Local Motivations, Regional Implications: Scaling from Local to Regional Food Systems in Northeastern North Carolina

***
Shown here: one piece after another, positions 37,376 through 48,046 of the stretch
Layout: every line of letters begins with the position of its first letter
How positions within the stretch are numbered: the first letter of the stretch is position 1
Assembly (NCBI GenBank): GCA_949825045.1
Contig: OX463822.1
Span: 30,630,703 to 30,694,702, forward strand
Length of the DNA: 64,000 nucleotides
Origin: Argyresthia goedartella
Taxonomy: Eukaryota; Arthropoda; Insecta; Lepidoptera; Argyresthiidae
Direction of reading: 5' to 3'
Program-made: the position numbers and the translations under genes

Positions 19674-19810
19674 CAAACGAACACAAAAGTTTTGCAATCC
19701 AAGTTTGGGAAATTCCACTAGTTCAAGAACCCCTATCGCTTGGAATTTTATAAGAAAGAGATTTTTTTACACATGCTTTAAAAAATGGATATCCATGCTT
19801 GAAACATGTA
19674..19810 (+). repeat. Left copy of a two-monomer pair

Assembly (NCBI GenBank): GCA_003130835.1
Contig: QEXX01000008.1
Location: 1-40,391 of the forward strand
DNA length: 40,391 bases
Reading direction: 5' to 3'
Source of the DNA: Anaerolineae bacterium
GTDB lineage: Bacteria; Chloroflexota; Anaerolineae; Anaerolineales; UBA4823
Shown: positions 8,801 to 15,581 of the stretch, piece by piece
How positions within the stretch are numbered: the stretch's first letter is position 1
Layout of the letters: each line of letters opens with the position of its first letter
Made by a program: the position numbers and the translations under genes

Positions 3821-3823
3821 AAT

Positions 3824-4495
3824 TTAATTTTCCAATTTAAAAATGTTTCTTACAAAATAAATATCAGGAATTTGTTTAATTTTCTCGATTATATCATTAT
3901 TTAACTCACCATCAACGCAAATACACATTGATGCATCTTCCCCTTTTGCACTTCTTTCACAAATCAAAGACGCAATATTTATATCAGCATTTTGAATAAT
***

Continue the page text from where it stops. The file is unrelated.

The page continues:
In communities across North America, organizations have launched local food system initiatives as a response to the depredations of the globalized agri-food economy; however, they increasingly find that they cannot achieve their desired impacts or sustain their ventures by operating solely within their home communities. Consequently, they embark on regional food system development initiatives. Drawing upon the experiences of 41 organizations—including Working Landscapes, a grassroots nonprofit that two authors of this paper direct—this paper examines emerging regional food initiatives in the rural, economically distressed region of northeastern North Carolina. We elucidate characteristics that differentiate regional initiatives from the same organizations’ local activities. We find that regional initiatives are motivated by organizations’ strategic needs, which are highly variable in spatial scale, largely uncoordinated with each other, and not yet successful in fully achieving their goals. Drawing upon this analysis, we identify opportunities to increase the effectiveness of regional food system initiatives by increasing shared understandings of these initiatives and advancing region-scale planning.
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